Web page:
He'd done this sort of thing once before, a long time ago, remembered Charlie. Cultivated a relationship with a personal secretary as well placed as Laura and for the same reason, to find out just where the knives were coming from. He tried to remember the other girl's name but couldn't. Better, he thought: how it should be. He was too old to develop a conscience now. Charlie said: 'What's happened about it?'
'There are memos going back and forth about temporary authority and confirmed authority,' further disclosed the girl. 'Nothing's been resolved yet.'
Charlie was resolving a number of things, though. The most important was that for the moment at least Sir Alistair Wilson was expected to return and not be forced into permanent retirement by the heart attack, otherwise the access restrictions would not still be in force. But just how long would the Joint Intelligence Committee and the Prime Minister wait? Equally clearly Harkness' role could not continue for any length of time on such a temporary basis. Why, with Charlie being relegated to duties a monkey could be trained to perform, had Harkness wanted his personnel history? Charlie had often wished he could get hold of it himself. If Harkness got access and if Charlie romanced Laura then perhaps he could persuade her to ... No, stopped Charlie. Tempting though it was he wouldn't do that. Gossip was gossip, although still sufficient to get her dumped from the department. Photocopying personnel records, even for the man about whom they were compiled, was Official Secrets trials, the dock at the Old Bailey and ten years in those women's prisons where the girls got up to all sorts of hanky-panky. Bastard he might be but not that much of one, not yet: just close.
The waiter glided back and asked Laura: 'How was the mousse?'
'Wonderful,' she said.
'Some coffee and brandy?' suggested Charlie.
'I thought we might have that back at my place,' invited Laura.
Why hadn't he had offers like this from girls like this when he was eighteen and keen? Where would all those cinema usherettes and bus conductresses be now? 'That would be nice,' Charlie accepted.
The bill clearly stated that a fifteen per cent service charge had been added but the waiter frowned at the exact money Charlie counted out.
'Some people like to leave additional gratuities, you know!' the man sniffed.
'Life's a bitch and then you're dead,' said Charlie. He'd seen it inscribed on a T-shirt and thought it was rather good: he'd been waiting for an opportunity to use it. Upon reflection he was not sure that this had been the occasion.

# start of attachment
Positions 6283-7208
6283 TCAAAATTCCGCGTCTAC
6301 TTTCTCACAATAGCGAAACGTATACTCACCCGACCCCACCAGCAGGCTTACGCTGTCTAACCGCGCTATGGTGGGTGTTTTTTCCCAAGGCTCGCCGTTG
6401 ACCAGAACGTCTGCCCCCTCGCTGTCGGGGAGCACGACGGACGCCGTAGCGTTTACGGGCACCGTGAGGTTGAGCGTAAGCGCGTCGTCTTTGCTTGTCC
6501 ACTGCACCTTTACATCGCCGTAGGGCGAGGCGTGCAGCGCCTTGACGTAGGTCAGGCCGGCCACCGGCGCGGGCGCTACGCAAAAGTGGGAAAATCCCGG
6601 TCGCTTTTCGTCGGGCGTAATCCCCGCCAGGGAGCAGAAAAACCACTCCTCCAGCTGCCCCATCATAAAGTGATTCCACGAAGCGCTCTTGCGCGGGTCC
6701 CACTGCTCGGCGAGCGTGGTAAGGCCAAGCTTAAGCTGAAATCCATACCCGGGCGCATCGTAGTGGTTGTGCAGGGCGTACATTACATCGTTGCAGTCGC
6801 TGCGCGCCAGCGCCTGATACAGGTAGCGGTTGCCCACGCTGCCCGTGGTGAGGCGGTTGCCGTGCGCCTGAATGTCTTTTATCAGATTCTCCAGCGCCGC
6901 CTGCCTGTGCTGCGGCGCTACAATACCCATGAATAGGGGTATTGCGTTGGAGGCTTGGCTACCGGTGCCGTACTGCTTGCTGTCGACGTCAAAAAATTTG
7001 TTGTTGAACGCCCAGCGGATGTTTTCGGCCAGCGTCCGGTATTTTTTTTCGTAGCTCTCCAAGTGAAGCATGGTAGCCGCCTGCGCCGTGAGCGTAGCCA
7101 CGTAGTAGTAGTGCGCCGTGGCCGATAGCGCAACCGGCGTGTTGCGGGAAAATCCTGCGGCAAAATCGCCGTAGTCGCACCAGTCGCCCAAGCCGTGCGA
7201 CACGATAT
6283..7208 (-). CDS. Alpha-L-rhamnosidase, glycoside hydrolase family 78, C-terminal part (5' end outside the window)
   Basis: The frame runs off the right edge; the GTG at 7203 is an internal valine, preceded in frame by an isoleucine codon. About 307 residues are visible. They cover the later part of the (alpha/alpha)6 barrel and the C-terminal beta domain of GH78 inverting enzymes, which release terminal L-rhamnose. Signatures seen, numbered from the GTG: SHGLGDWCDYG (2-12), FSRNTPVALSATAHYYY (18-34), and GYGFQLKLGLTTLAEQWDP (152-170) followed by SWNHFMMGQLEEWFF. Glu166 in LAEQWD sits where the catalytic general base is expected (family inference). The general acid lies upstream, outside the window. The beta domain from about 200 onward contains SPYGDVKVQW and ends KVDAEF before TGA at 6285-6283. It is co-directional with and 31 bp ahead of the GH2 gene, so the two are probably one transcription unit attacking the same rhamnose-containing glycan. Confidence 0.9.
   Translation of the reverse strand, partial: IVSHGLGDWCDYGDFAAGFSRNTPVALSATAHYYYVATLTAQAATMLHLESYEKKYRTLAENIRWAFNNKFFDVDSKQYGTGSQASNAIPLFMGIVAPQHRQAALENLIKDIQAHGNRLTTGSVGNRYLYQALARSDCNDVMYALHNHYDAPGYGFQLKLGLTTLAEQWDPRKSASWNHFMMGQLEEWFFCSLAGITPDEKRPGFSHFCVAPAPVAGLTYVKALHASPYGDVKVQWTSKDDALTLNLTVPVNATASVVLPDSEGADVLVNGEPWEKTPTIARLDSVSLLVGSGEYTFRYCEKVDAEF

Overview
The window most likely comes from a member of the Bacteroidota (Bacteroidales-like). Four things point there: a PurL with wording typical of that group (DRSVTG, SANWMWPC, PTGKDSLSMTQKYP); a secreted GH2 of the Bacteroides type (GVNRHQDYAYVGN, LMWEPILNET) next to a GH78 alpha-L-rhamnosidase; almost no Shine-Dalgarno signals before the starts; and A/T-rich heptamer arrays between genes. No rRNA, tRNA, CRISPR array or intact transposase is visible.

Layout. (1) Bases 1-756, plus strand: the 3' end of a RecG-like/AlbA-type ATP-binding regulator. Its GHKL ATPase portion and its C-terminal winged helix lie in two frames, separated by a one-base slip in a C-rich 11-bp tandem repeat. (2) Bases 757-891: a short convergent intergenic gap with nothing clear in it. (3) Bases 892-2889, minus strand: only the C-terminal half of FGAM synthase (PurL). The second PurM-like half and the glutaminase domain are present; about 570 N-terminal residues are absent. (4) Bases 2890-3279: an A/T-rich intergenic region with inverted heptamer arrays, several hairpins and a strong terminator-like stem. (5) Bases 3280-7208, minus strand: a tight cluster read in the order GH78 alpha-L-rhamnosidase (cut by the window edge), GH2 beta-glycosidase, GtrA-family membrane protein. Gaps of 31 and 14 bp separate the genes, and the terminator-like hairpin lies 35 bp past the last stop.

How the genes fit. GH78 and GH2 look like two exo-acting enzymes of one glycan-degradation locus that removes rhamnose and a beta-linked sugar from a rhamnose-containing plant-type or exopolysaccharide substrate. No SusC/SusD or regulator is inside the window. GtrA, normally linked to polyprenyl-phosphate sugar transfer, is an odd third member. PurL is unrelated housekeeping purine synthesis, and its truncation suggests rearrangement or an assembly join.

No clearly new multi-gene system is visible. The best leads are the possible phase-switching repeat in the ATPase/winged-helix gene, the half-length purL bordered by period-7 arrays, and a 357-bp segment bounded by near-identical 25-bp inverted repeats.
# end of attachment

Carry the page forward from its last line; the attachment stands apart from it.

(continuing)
The bistro was sufficiently trendy for taxis to queue outside, so they didn't have to wait. Laura snuggled very close to him in the back and said: 'That really was lovely.'
Charlie's stomach moved, as a reminder of what had been inflicted upon it, and his feet were aching but then they usually did this late at night, so he was used to that. He said: 'A little overrated, I thought.'
'Disappointing that there was no one famous there,' said Laura. 'They all go there, you know? Famous people?'
'I didn't know,' said Charlie. He really didn't want to go through the bed routine: that really would be tricking her. He said: 'You could always lie to the girls tomorrow: make somebody up. They wouldn't know, would they?'
'I don't suppose they would,' seized Laura eagerly.
She lived in the rich part of Chelsea, in a terraced house in a cobbled mews about which housing agents used words like exquisite and sought-after. She'd already gone ahead, leaving the door ajar, by the time Charlie turned around from paying the cab. Stairs inside led up to a first-floor, low-lighted drawing room. When he entered Laura was standing stone-faced but flushed by a telephone answering machine at the far side, beside the drinks tray.
'I don't believe it!' she said. 'I just don't bloody well believe it!'
'Believe what?' asked Charlie, bewildered.
Laura gestured towards the machine which Charlie realized was on rewind, after relaying its messages. 'Paul's on his way in from the airport. He wasn't due home for three or four days yet.'
Laura made another impatient hand movement, this time towards a studied portrait photograph of a pleasant-faced, kindly looking man. 'My husband. He's in Venezuela ... was in Venezuela. Shit!'
Charlie thought again of the T-shirt slogan and decided that sometimes, very rarely, life wasn't a bitch after all. Pitching the false regret perfectly in his voice, he said: 'I see. That's ... I'm sorry about that.'
Laura held out her hands to him and said: 'Darling, I'm sorry. I really am sorry.'
'So am I,' said Charlie, soft-voiced now. Careful, smart-ass, he thought: you're working towards an escape, not an Oscar nomination. 'If he's on his way in from the airport I'd better be going, hadn't I?'
'You'd better,' she agreed.
Laura came close, expecting to be kissed: she smelled very nice, perfumed and clean. Charlie kissed her, lightly, feeling backwards with a painful foot for the beginning of the stairway down into the mews.
'Charlie?' she said.
'I didn't get what I wanted,' said the woman. 'You got what you wanted, though, didn't you?'
Charlie laughed, glad that Laura did too. He said: 'You've made me feel a lot better.'
'I've still got to wait for the same feeling,' she said.
The mews was sealed off at one end but at the other still had the canopied brick entrance from when it had all been stables and artisans' cottages, although the original huge gate had long since been removed. As Charlie emerged he saw someone paying off a taxi and hurried to get it before it drove off. When he reached it he recognized the passenger as the man in Laura's photograph.
Excerpted from Comrade Charlie by Brian Freemantle. Copyright © 1989 Brian Freemantle. Excerpted by permission of OPEN ROAD INTEGRATED MEDIA.
All rights reserved. No part of this excerpt may be reproduced or reprinted without permission in writing from the publisher.